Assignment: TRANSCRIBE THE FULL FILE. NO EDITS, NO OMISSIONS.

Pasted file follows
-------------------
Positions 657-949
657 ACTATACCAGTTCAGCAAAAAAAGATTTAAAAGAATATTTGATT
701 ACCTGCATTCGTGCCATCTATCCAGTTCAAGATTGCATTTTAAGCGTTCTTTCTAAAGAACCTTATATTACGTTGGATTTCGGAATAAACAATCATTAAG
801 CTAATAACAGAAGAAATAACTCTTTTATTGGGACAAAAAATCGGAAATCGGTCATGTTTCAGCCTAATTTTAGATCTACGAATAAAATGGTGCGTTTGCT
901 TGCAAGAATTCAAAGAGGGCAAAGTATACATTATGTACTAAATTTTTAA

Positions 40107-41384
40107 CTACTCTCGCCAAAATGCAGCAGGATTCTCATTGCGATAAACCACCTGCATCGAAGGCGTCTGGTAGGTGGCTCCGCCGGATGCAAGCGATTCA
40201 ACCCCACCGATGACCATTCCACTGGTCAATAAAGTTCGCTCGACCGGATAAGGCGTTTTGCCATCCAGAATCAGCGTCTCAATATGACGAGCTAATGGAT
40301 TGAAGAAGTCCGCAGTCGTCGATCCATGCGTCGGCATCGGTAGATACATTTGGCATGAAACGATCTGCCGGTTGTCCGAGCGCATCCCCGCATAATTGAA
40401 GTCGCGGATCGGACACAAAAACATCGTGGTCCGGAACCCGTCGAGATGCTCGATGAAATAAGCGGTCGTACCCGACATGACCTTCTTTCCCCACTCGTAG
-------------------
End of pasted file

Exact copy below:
Positions 657-949
657 ACTATACCAGTTCAGCAAAAAAAGATTTAAAAGAATATTTGATT
701 ACCTGCATTCGTGCCATCTATCCAGTTCAAGATTGCATTTTAAGCGTTCTTTCTAAAGAACCTTATATTACGTTGGATTTCGGAATAAACAATCATTAAG
801 CTAATAACAGAAGAAATAACTCTTTTATTGGGACAAAAAATCGGAAATCGGTCATGTTTCAGCCTAATTTTAGATCTACGAATAAAATGGTGCGTTTGCT
901 TGCAAGAATTCAAAGAGGGCAAAGTATACATTATGTACTAAATTTTTAA

Positions 40107-41384
40107 CTACTCTCGCCAAAATGCAGCAGGATTCTCATTGCGATAAACCACCTGCATCGAAGGCGTCTGGTAGGTGGCTCCGCCGGATGCAAGCGATTCA
40201 ACCCCACCGATGACCATTCCACTGGTCAATAAAGTTCGCTCGACCGGATAAGGCGTTTTGCCATCCAGAATCAGCGTCTCAATATGACGAGCTAATGGAT
40301 TGAAGAAGTCCGCAGTCGTCGATCCATGCGTCGGCATCGGTAGATACATTTGGCATGAAACGATCTGCCGGTTGTCCGAGCGCATCCCCGCATAATTGAA
40401 GTCGCGGATCGGACACAAAAACATCGTGGTCCGGAACCCGTCGAGATGCTCGATGAAATAAGCGGTCGTACCCGACATGACCTTCTTTCCCCACTCGTAG